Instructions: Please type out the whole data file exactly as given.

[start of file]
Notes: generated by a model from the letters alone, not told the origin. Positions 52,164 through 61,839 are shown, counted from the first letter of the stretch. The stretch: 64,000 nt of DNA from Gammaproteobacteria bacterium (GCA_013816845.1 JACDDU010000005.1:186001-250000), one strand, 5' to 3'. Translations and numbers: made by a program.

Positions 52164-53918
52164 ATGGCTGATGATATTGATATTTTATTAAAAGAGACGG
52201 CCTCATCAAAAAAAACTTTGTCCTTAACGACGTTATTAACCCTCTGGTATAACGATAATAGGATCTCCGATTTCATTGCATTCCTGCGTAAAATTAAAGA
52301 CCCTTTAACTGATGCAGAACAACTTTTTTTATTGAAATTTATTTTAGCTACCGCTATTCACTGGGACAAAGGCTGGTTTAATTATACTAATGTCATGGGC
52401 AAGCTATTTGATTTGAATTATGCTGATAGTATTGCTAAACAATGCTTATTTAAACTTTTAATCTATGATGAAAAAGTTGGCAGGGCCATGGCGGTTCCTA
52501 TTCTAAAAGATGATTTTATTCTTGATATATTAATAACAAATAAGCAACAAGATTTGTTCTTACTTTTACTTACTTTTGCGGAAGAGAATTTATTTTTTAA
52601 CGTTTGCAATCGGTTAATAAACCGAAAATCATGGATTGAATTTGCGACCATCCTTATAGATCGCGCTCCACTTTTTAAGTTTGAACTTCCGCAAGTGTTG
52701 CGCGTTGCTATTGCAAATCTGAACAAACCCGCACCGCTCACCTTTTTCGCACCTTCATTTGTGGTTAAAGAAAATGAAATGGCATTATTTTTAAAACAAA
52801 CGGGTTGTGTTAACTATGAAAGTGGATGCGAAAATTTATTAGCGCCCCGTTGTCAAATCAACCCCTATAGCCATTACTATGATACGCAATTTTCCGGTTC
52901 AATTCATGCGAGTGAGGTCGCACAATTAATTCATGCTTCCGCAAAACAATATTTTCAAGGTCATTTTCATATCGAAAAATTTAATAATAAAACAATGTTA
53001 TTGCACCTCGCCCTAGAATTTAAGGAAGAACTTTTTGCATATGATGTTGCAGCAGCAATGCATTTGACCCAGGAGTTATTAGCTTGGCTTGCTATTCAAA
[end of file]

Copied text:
Notes: generated by a model from the letters alone, not told the origin. Positions 52,164 through 61,839 are shown, counted from the first letter of the stretch. The stretch: 64,000 nt of DNA from Gammaproteobacteria bacterium (GCA_013816845.1 JACDDU010000005.1:186001-250000), one strand, 5' to 3'. Translations and numbers: made by a program.

Positions 52164-53918
52164 ATGGCTGATGATATTGATATTTTATTAAAAGAGACGG
52201 CCTCATCAAAAAAAACTTTGTCCTTAACGACGTTATTAACCCTCTGGTATAACGATAATAGGATCTCCGATTTCATTGCATTCCTGCGTAAAATTAAAGA
52301 CCCTTTAACTGATGCAGAACAACTTTTTTTATTGAAATTTATTTTAGCTACCGCTATTCACTGGGACAAAGGCTGGTTTAATTATACTAATGTCATGGGC
52401 AAGCTATTTGATTTGAATTATGCTGATAGTATTGCTAAACAATGCTTATTTAAACTTTTAATCTATGATGAAAAAGTTGGCAGGGCCATGGCGGTTCCTA
52501 TTCTAAAAGATGATTTTATTCTTGATATATTAATAACAAATAAGCAACAAGATTTGTTCTTACTTTTACTTACTTTTGCGGAAGAGAATTTATTTTTTAA
52601 CGTTTGCAATCGGTTAATAAACCGAAAATCATGGATTGAATTTGCGACCATCCTTATAGATCGCGCTCCACTTTTTAAGTTTGAACTTCCGCAAGTGTTG
52701 CGCGTTGCTATTGCAAATCTGAACAAACCCGCACCGCTCACCTTTTTCGCACCTTCATTTGTGGTTAAAGAAAATGAAATGGCATTATTTTTAAAACAAA
52801 CGGGTTGTGTTAACTATGAAAGTGGATGCGAAAATTTATTAGCGCCCCGTTGTCAAATCAACCCCTATAGCCATTACTATGATACGCAATTTTCCGGTTC
52901 AATTCATGCGAGTGAGGTCGCACAATTAATTCATGCTTCCGCAAAACAATATTTTCAAGGTCATTTTCATATCGAAAAATTTAATAATAAAACAATGTTA
53001 TTGCACCTCGCCCTAGAATTTAAGGAAGAACTTTTTGCATATGATGTTGCAGCAGCAATGCATTTGACCCAGGAGTTATTAGCTTGGCTTGCTATTCAAA